Studying for Sept LSAT & Application Process + softs question

spitzy11spitzy11 Alum Member
edited May 2017 in Law School Admissions 772 karma

Hi all,

(Background Info) I was originally going to sit for the June LSAT, allowing me (hopefully) ample time to perfect my applications to apply early cycle next fall. However, the semester and work got in the way and I did not want to sacrifice my grades to simply devote more time to studying LSAT when the LSAT can always be postponed. Thus, now taking in September. Being as that I plan to apply early cycle, can any fall LSAT takers share some advise on how they balanced both of these goals to crush the LSAT and also produce an awesome application? Please note that I work T-F 8-5 at a law firm as a legal assistant. FWIW, I have my past
Criminal Law professor that specifically offered to write me a LOR and am close with my Faculty Advisor who I plan to ask to write me a LOR. I also plan to ask one of the partners at the firm I work for to write me a LOR and have a great relationship with all of them.

Also, can someone please let me know if the following are considered medium/good/great softs? I am not sure how to accurately assess where I am on the soft scale.
- 3.91 cumulative GPA, Note Taker for Students with Disabilities, Deans list all semesters, Academic Excellence Award 2016 (I think this will be replicated for 2017 as well), Secretary of Psi Chi Honors Society, Secretary of Interdisciplinary Research Counsel, Cal Water Scholarship Recipient, founder of pre-law program at my university, Church Volunteer regularly since 2011 (do law schools even care about this??), and have worked as a legal assistant at a Labor Law firm throughout all of undergrad.

Thank you in advance!! :)

Comments

  • AlexAlex Alum Member
    23929 karma

    When it comes to softs, it matters to which schools you are applying to. The softs of the average HYS student will be far different from that of the average Hofstra law student.

    In a vacuum, I would say that they are average/medium softs. You do have a stellar GPA though! With a good LSAT there are no schools that are out of reach for you :)

  • spitzy11spitzy11 Alum Member
    772 karma

    Thank you!! I know a strong LSAT will be instrumental. My top school is Michigan but after that it's UCLA, USC, UC Boulder, etc.

  • AlexAlex Alum Member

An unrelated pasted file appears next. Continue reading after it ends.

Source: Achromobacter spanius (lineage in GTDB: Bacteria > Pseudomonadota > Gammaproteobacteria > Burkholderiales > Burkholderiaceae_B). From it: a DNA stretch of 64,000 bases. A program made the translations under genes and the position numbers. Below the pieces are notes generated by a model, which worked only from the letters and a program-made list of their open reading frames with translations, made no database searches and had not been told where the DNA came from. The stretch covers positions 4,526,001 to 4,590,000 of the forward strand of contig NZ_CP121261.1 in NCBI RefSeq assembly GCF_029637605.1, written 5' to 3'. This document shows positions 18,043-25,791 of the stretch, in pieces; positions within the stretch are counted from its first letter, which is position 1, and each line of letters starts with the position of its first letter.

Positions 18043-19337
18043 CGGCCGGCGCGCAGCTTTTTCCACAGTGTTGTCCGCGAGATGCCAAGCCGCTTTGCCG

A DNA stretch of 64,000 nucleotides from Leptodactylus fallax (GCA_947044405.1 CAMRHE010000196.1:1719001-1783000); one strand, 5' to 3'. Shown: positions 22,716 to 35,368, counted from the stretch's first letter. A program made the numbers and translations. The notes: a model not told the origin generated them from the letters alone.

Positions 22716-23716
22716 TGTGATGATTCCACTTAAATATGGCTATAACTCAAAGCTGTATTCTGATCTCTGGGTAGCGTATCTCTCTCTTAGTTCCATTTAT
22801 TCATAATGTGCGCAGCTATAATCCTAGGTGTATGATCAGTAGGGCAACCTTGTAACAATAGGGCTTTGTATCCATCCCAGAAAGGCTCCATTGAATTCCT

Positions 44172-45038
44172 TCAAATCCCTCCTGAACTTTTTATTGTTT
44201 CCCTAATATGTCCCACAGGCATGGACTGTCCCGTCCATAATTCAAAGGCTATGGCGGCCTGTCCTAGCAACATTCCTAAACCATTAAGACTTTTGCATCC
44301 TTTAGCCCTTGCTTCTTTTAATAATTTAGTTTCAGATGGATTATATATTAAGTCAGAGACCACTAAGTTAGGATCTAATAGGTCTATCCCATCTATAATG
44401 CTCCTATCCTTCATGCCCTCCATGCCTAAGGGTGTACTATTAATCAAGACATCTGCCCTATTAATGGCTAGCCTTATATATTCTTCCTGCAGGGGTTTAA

23929 karma

    @spitzy11 said:
    Thank you!! I know a strong LSAT will be instrumental. My top school is Michigan but after that it's UCLA, USC, UC Boulder, etc.

    Kill the LSAT and get a score at least in the high 160s and Mich will be a lock for you!

    Good luck :)

  • Daniel.SieradzkiDaniel.Sieradzki Legacy Member Sage
    edited May 2017 2301 karma

    Hi Spitzy11,

    Your softs are very nice. You have obviously done a lot to help your college and community. Unfortunately, at the top schools most people have great softs. Ultimately, in the law school application game, numbers are king. Softs only really help you in a borderline case where you and another applicant have basically the same LSAT score and GPA. Thus, softs are nice to have but do not really make a difference for this process unless you won a gold medal (maybe silver) at the Olympics or got a Nobel Prize.

    Your letters of recommendation also sound like they will be great. Again though, most applicants will have great letters of recommendation. They are likely not going to ask for a letter of recommendation from a professor that did not like them or gave them a bad grade. As David Busis says, LORs are important because bad ones can keep you out of law school but a great one just keeps you in the game.

    You GPA is awesome! That is a very big factor and will help you a lot.

    Basically, your softs, LORs, and great GPA put you in a great position. There is nothing in your way except the LSAT. If anything, this should make you even more motivated to crush the LSAT. All that stands between you and your dreams is a multiple choice test. In my experience, there are usually a lot more things in the way between someone and their dreams.